Like pentatonic scales, the patterns that make up major and minor scales can be found and repeated all over the fretboard.
Most guitarists start playing leads by learning to play scales. This is a great way to begin, but scales are just one way to play solo lines. Learn more with this excerpt from Acoustic Rock Basics.
Drop-D tuning has been popular among many influential folk and Celtic players
Learn to deconstruct simple chord shapes and progressions to create classic-sounding riffs with this lesson in the Acoustic Rock Basics series from Acoustic Guitar.
If you’ve explored my Acoustic Rock Basics lesson “Soloing with Pentatonic Scales,” you’ll notice that the major scale encompasses the major pentatonic and adds two more notes: the fourth and seventh of the key.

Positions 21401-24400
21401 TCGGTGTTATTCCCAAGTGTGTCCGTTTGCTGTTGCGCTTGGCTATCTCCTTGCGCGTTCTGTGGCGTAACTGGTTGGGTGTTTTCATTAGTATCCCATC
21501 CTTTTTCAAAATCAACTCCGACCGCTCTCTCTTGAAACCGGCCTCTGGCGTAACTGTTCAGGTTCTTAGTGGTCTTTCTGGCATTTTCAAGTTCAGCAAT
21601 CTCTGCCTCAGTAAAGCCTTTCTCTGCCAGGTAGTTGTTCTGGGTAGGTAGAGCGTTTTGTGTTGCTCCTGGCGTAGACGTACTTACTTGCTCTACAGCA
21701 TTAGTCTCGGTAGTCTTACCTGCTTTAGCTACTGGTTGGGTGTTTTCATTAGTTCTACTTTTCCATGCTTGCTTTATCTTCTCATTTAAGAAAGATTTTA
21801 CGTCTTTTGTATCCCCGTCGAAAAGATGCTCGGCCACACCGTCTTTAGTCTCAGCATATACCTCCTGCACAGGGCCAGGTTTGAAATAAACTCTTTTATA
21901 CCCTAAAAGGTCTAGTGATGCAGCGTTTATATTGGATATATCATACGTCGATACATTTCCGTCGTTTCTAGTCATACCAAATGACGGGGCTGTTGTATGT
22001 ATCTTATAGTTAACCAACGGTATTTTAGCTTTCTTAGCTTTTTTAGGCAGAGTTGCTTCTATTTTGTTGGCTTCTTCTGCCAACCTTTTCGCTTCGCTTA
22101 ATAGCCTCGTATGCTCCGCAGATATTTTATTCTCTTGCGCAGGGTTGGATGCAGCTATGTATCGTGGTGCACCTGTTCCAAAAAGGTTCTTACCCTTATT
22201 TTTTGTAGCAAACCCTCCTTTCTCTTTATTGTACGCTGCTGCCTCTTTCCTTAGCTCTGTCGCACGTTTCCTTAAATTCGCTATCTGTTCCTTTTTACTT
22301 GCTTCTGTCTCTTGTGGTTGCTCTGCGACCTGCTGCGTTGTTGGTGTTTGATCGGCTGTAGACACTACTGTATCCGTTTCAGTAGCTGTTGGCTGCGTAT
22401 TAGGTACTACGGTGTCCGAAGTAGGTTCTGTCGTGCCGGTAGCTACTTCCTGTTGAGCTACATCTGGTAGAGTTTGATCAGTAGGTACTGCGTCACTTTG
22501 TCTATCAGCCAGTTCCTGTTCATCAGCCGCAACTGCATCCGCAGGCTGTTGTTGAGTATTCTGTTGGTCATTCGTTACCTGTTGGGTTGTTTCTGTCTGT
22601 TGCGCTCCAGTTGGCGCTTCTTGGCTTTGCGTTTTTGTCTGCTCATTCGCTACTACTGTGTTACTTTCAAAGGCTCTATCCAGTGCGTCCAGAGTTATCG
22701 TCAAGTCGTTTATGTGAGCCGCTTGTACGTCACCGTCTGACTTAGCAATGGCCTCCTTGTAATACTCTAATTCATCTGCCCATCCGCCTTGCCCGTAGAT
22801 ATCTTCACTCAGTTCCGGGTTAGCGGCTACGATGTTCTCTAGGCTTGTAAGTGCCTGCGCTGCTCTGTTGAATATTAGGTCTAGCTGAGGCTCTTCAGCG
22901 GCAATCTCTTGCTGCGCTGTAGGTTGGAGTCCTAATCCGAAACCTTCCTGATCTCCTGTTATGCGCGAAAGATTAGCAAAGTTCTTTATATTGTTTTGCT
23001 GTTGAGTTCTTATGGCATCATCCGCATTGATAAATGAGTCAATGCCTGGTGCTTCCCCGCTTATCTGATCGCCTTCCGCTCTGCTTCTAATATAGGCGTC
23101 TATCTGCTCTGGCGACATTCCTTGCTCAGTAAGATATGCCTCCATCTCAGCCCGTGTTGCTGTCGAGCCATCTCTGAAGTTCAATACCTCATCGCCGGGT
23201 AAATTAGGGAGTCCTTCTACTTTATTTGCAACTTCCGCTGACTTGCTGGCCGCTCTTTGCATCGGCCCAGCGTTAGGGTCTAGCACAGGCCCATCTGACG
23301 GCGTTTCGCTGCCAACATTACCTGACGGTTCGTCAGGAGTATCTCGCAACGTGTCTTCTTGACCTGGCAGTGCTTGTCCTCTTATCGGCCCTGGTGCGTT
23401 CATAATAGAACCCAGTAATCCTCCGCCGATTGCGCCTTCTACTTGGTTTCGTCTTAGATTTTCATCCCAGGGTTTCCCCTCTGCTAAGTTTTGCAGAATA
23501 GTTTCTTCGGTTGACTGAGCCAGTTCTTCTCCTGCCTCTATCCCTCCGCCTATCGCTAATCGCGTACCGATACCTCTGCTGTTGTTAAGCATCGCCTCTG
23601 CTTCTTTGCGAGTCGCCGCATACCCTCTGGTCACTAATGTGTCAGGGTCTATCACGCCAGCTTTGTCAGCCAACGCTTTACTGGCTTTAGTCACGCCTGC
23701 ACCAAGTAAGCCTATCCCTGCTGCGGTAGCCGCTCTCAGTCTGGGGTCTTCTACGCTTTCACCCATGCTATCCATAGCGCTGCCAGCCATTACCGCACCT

The goal of good fingerpicking accompaniment is to support the song you’re playing the best you can.
Many of the best licks and riffs by artists like the Beatles and Neil Young are really just made up of bits and pieces of easy chord shapes. You can use these same basic chord shapes to create cool riffs for your own songs.
A sus4 (or “suspended fourth”) chord substitutes the fourth note of the chord’s corresponding scale for that all-important third.